Review Copy by H. H. Holmes

Review Copy by H. H. Holmes from Vol 1, Num 1, 1949


A mysterious magician meets with a client, a writer who blames the failure of his book on a particularly scathing review written by one Mark Mallow. He hires the magician to kill him, through means satanic.

On the other side of the country, the San Francisco Times book department receives an unsolicited manuscript, a book called The Blood is the Death. The head editor declares it trash, and the receptionist puts it in the “do not review” pile. And yet, when the next person comes in, a reviewer of Christian books who the receptionist calls The Reverend, he finds the book on the waiting pile. He complains about how poorly printed it is – the ink smudges on his hand.

He’s complaining about this when Mark Mallow himself walks in. He immediately translates the pen name on the book – Hieronymus Melanchton – as being the Greek version of Jerome Blackland, the man whose book he’d trashed. He decides to take the book with him, but when he touches it, the ink comes off on his hand, and this time it’s red.

He takes it home with him anyway. Something about it draws him. As he begins to read it on the subway home, the other passengers seem to edge away.

The Reverend also can’t get the book out of his head. He’s eating dinner when it turns from black to red, and then disappears entirely. Immediately, he heads for Mallow’s house with a vial of holy water. When he gets there, it’s too late. Mallow is dead.

The story closes with the mysterious magician attending his client’s funeral. It’s only professional courtesy, after all.

My impressions:

This is a thoroughly engaging story. The writing is good, with a lot of atmosphere and a bit of a comedic edge, particularly the character descriptions. The Reverend is notable in this respect for being described as an unmarried clergyman who is “not so much a misogynist as a gynophobe,” a line which made me laugh in public. There are a lot of funny lines, actually. The humor is pretty understated, but it works, and it keeps the plot from being too much of a slog.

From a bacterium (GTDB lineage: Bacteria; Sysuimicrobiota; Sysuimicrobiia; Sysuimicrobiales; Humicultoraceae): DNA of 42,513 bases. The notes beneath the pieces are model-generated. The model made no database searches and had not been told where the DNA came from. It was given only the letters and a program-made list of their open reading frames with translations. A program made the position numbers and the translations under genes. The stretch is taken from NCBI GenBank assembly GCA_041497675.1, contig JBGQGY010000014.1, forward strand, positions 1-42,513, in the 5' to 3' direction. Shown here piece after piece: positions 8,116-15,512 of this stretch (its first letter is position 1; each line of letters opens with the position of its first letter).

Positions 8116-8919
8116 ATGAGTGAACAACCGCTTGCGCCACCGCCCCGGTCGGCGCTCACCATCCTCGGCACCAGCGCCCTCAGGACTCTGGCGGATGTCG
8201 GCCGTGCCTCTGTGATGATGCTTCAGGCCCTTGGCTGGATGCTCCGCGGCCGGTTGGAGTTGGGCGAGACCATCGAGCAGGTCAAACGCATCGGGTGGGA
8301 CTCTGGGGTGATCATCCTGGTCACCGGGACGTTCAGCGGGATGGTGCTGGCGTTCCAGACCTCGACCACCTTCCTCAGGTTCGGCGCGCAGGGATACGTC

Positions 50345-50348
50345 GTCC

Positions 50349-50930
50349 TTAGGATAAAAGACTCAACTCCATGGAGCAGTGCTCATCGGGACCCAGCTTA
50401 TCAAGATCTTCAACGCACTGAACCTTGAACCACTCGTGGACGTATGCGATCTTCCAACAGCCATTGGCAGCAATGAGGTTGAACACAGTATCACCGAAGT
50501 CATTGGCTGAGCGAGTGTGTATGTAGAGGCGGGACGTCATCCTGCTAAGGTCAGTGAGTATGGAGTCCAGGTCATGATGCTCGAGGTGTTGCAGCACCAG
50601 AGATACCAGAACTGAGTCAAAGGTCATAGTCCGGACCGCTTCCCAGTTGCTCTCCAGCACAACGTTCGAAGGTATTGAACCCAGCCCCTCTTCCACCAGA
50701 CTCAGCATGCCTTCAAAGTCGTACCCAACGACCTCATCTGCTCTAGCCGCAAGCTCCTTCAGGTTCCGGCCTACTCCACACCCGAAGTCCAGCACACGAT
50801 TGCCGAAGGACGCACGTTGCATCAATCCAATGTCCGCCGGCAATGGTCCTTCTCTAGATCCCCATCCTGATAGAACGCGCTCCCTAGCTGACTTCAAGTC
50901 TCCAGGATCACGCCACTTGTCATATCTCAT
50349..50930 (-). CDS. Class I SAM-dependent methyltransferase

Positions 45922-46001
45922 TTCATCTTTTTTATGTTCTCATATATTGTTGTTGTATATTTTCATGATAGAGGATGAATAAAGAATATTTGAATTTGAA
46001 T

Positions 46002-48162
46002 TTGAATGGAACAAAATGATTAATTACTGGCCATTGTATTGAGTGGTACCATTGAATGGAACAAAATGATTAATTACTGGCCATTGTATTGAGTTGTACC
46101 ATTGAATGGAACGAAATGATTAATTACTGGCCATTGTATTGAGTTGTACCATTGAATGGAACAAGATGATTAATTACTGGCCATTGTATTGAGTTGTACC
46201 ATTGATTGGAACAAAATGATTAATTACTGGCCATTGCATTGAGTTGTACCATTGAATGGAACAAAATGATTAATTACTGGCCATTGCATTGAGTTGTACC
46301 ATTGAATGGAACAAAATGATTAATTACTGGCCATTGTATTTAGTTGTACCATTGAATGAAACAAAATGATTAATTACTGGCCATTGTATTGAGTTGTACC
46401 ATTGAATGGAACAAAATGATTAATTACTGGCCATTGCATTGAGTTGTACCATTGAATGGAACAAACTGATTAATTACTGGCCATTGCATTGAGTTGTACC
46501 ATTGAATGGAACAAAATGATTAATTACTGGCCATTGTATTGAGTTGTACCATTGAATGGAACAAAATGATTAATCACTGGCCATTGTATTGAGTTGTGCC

The premise is pretty original as well – take your paint-by-numbers “playing with powers you can’t understand” story and make it about books? That’s so fun! It’s not something I’ve seen anyone else do. It’s relatable, too, at least to me. As writerly-type, well, let’s say that the sting of rejection is something I’m familiar with, so the madman’s motivations make sense to me, and on the other hand, I do actively look forward to terrible stories so that I have material to work with on this blog.

Unfortunately, a good premise can’t save a stale plot, and this is still that paint-by-numbers “playing with powers you can’t understand” story. I could call it beat for beat. I don’t know if this was played out in 1949, but it definately is now. The characters are one-note archetypes whose attributes we are told about rather than shown. The telling is witty and clever, but it doesn’t make the characters any less flat. Plus, the whole thing has this undercurrent of preachiness which just drives me bonkers.


On the other hand, it has a decently written female character.  She’s underdeveloped, but all of the characters are, and she has the most personality out of any of them. She’s not oversexualized or dismissed as a shrewish bitch – she’s just a businesslike-but-quirky receptionist! So that was refreshing.

Final Word: Does it hold up? Yes/No/Sorta

I don’t hate this story – I enjoyed reading it! – but I think it was probably a lot more interesting in 1949 than it is in 2017. I hope saying that doesn’t get me cursed!


Edit: Turns out, H. H. Holmes is here a pen name, using the name of a famous serial killer active during the Chicago World’s Fair! Clever.


Leave a Reply

Fill in your details below or click an icon to log in: Logo

You are commenting using your account. Log Out /  Change )

Google photo

You are commenting using your Google account. Log Out /  Change )

Twitter picture

You are commenting using your Twitter account. Log Out /  Change )

Facebook photo

You are commenting using your Facebook account. Log Out /  Change )

Connecting to %s